Wakey wakey eggs and bakey.
Fuzz Martin 0:05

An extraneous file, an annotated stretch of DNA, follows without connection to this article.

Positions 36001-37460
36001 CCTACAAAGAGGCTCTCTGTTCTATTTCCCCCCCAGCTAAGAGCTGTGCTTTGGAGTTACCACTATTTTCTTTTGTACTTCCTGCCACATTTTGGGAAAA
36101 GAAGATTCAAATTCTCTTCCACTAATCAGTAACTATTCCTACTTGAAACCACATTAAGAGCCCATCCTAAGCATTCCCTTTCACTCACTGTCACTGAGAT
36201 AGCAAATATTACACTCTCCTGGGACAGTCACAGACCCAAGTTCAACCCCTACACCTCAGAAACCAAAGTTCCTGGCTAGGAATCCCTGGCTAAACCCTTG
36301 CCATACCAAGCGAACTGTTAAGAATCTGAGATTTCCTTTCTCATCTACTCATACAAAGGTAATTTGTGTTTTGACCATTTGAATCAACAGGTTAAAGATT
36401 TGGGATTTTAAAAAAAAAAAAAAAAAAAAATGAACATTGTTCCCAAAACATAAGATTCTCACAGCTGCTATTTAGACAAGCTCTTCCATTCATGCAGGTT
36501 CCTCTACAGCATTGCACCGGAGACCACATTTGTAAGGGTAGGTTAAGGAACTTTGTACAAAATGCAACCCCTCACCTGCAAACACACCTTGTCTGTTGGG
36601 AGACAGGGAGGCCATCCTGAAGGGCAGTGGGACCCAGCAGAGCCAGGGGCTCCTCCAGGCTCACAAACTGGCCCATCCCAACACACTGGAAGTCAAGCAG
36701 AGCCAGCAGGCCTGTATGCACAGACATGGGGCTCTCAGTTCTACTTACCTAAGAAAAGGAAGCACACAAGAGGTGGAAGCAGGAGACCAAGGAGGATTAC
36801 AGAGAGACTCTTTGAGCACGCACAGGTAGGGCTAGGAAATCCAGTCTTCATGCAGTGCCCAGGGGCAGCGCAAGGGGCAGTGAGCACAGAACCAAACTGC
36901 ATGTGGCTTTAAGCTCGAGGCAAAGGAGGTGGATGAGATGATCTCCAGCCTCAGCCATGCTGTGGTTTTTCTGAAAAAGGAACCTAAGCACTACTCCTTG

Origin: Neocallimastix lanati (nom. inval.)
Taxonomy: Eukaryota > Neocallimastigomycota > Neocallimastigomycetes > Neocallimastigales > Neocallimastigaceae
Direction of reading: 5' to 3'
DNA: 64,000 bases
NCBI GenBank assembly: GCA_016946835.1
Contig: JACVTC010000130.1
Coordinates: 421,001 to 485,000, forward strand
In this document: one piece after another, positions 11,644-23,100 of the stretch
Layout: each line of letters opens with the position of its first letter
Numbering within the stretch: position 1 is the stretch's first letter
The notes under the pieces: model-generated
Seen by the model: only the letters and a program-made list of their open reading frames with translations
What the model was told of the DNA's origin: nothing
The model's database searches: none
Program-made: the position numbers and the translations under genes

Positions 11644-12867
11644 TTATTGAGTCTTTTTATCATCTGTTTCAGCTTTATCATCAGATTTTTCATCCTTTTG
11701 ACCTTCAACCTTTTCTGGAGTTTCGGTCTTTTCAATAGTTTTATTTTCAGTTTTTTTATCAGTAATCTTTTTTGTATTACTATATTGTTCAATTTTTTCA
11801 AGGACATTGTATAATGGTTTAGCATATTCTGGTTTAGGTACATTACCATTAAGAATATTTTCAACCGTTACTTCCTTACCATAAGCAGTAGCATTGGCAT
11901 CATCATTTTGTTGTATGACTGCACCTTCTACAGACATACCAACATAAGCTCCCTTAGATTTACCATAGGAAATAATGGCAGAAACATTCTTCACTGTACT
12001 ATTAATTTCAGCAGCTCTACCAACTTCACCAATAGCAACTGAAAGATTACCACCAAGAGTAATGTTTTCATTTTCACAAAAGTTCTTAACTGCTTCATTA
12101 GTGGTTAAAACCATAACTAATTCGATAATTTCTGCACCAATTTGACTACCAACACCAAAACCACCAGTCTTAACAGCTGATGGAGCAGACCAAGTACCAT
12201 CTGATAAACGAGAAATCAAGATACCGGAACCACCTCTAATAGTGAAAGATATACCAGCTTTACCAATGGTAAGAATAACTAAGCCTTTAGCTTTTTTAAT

Good morning podcasters, it's a me, Fuzz Martin. Thank you for coming on to my semi weekly show about marketing, advertising, and public relations tips for content creators. Like you. I hope you'll subscribe to the show and join me as you walk the dog, drive to the gym, workout, make your coffee, take a shower, or you know, whatever fits into your schedule. Today, we're talking about lining up guests for your show. There's nothing more annoying than trying to get to calendars in order. So you can meet with somebody that has a schedule that's equally as busy as yours. Right? That's Friday to work. Yeah, does Monday at eight work, I can make 945 Hang one, let me get back to you. The good news is there are a number of calendar programs out there that make this a lot easier for you. With most calendar scheduling programs, you can connect them to your online calendar, whether that's Gmail, Outlook, office 365, Apple's iCloud mail, and it sets a window of time when you're available to record the length of time for your recording window, and then creates a link that you can share with your guests. So your guests clicks on the link, and then looks at the different times that your calendar is available. And voila, they can schedule a time that works best in their calendar, and you don't have to go back and forth with your guests trying to find a time that works for both of you. About this time last year, I purchased a year long subscription to Calendly. Calendly is a really easy to use calendar program. It connects to Gmail, office 365, Outlook, iCloud, et cetera. And Calendly allows for meeting polls that allow multiple people to vote on a time that works best for the group. So let's say you have two guests, or three guests coming on your show, they can all find a time that fits into all of their schedules. And then they offer easy reminders to get guests to decrease the chances that you're going to get ghosted by those guests. Calendly has a free version, but for some reason, I don't remember why. But I purchased the $8 a month version on the annual plan, which means it came out to about $100 per year after taxes. There are also programs like Doodle poll, which are similar to the Calendly poll option. But they're more geared toward those large groups. There is a free version of Doodle poll too, but your guests are going to see ads when they go to that. And if you're cool with that, it's not a bad choice. If you are working on a budget, it's something you can do. But if you're trying to brand your guest booking process, so that it feels premium, then perhaps I would stay away from Doodle poll, unless you pay for the premium version. There's also something I'm not sure how to put my finger on it about sending guests to a program with the word Doodle in it. But if it works for you, it works. So I have this Calendly subscription. But shortly after I purchased the annual subscription, Google Calendar released appointment booking features are those using Google workplace, which I do it is very similar to Calendly. Though not quite as feature rich, you can set up all sorts of different appointment slots, and then you can send out various links. And it allows for reminder, emails, automatic Google meat links, et cetera. It's not quite as easy to use as Calendly. And it's not quite as pretty as Calendly. But it works nonetheless. And if you're already on the right level of Google workspace, it is no extra charge. You have to be on a Google workspace Business Standard plan or higher. Otherwise, if you are using Google workspace Business Standard or higher, the Google calendar appointment scheduling feature is included with your plan. You simply go into Google Calendar, you click on the Create drop down on the left, where you would create a new Google Calendar event. Click appointment schedules, and then follow the prompts on the screen. It's pretty simple to set up. They also now offer Google calendar appointment scheduling with any Google account, but it's $9 a month to get their login to Gmail, go to your Google Calendar, click on the Create drop down and then click appointment schedule. You'll see a little premium tag next to it. And it will prompt you to subscribe to an individual Google workspace account. If you're going to go that way. I say spend the extra $3 a month and get your own domain to go with your email. But that's totally up to you and your budget. One kind of pro tip for you with any of these calendar scheduling programs. The platform is going to give you a huge URL that you can use to share with your guests. If it's with Calendly, it would be like calendly.com/fuzz. But I recommend that you use a link shortener that is, relative to your show if you have one. If you're using Captivate, you can then use their attributions link in order to create a shortcode. Some other platforms allow this as well. For instance, on my 15 minutes with fuzz show, I send my guests the link fuzz.cc slash book. And that gets them to my booking page. So which one do I prefer? I really like Calendly. The interface is great, it's intuitive, it looks good to my guests. There are also many more customization and scheduling tools than Google. If I was not using Google workspaces, I would be renewing Calendly. That said, I do have Google workspaces. And we're already paying at a level where I don't need to pay any extra for the appointments scheduling service. From the guest side, it actually looks great. It's a familiar Google look. And while it's not as fancy on the back end, as Calendly I'm gonna save the $100 a year that I would have spent and stick with Google, but again, Google's get my money for its other workspace tools, primarily Gmail. Thank you for listening to good morning. podcasters you can find every episode including more robust walkthroughs of these tools on Good Morning pod.com New episodes of Good morning podcasters at least twice weekly, more when I'm able. Also we host podcasting sucks every Saturday morning, Joe, Jeff Townsend and I as we walk through some of the things that make podcasting hard to do. Tomorrow morning, we're talking about Twitter's new Verification Program and the merits behind it, or the reasons not to get it. We'll talk to you next time right here. Good morning. podcasters